I don't quite follow this sentence. Is @Cort saying that classical patients have more immune down-regulation while complex atypical patients have higher (more normal?) levels of the measured immune factors? Or that complex atypical patients have immune up-regulation? Or something else entirely? :confused:

    Here's another sentence I'm having trouble following:
    How so? Does this mean the the immune dysregulation in atypical patients is less clear, or nonexistent, or in the opposite direction to the immune dysregulation in classical patients?

    Does this suggest that the group Dr. Peterson is calling complex atypical may have an autoimmune disease, while those he calls classical have chronic infection leading to immune down-regulation? Two subsets, or even two entirely separate diseases? It seems like it's looking less like different stages of the same illness, although that's not entirely clear to me based on this article.
     
    Last edited: Sep 28, 2015
  10. Sasha

    Sasha Fine, thank you

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    You might want to post a question on Cort's blog, @SOC - he might be more likely to see it there.
     
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  11. Simon

    Simon

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    Wow, hadn't heard that before.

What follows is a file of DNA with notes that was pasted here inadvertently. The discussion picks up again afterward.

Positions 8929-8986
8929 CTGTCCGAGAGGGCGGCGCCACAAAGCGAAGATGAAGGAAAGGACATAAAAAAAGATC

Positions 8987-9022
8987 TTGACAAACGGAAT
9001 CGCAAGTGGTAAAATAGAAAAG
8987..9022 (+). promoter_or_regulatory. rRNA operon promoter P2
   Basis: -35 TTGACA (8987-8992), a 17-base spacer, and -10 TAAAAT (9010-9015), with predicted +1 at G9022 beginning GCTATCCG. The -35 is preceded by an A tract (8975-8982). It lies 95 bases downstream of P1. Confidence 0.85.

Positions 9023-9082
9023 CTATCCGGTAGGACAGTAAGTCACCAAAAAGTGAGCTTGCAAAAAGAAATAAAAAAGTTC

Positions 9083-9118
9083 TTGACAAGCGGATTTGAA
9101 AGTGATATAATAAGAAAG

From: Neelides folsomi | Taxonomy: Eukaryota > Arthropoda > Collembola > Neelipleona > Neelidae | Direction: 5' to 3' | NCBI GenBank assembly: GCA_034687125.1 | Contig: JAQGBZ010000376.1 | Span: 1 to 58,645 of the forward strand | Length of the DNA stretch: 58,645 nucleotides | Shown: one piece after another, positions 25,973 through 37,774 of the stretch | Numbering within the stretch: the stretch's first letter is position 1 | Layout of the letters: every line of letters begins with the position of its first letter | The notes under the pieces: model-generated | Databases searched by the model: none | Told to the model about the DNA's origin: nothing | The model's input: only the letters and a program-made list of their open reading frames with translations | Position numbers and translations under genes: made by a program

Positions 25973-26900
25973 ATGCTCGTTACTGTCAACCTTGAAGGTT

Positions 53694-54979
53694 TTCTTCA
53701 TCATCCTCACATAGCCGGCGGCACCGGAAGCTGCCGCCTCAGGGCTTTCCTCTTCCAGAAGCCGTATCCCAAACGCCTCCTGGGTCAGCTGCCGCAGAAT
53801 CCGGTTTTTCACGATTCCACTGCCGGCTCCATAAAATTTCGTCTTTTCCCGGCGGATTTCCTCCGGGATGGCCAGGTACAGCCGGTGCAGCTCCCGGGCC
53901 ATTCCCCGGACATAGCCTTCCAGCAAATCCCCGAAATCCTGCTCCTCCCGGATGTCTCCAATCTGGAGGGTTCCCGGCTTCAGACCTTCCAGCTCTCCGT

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  12. Helen

    Helen Senior Member

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    "That nice concurrence between immune findings in the spinal fluid and in the blood was encouraging, and the group is digging deeper into those CSF samples. Thus far a factor called cortisol binding globulin (CBG) has popped up in protein analyses. "

    Like @Bob I found this interesting. Did it "pop up" as a high or low value? As the CBG has to do with the distribution of cortisol in blood and so many of us seem to have cortisol disturbances with great impact on health it would be interesting to know if it might be of genetic reasons the CBG value isn´t normal in PWME. @Valentijn, can you possibly see anything odd in your n=50 material from 23andme?

    https://en.wikipedia.org/wiki/Transcortin
     
    Last edited: Sep 29, 2015
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  13. Valentijn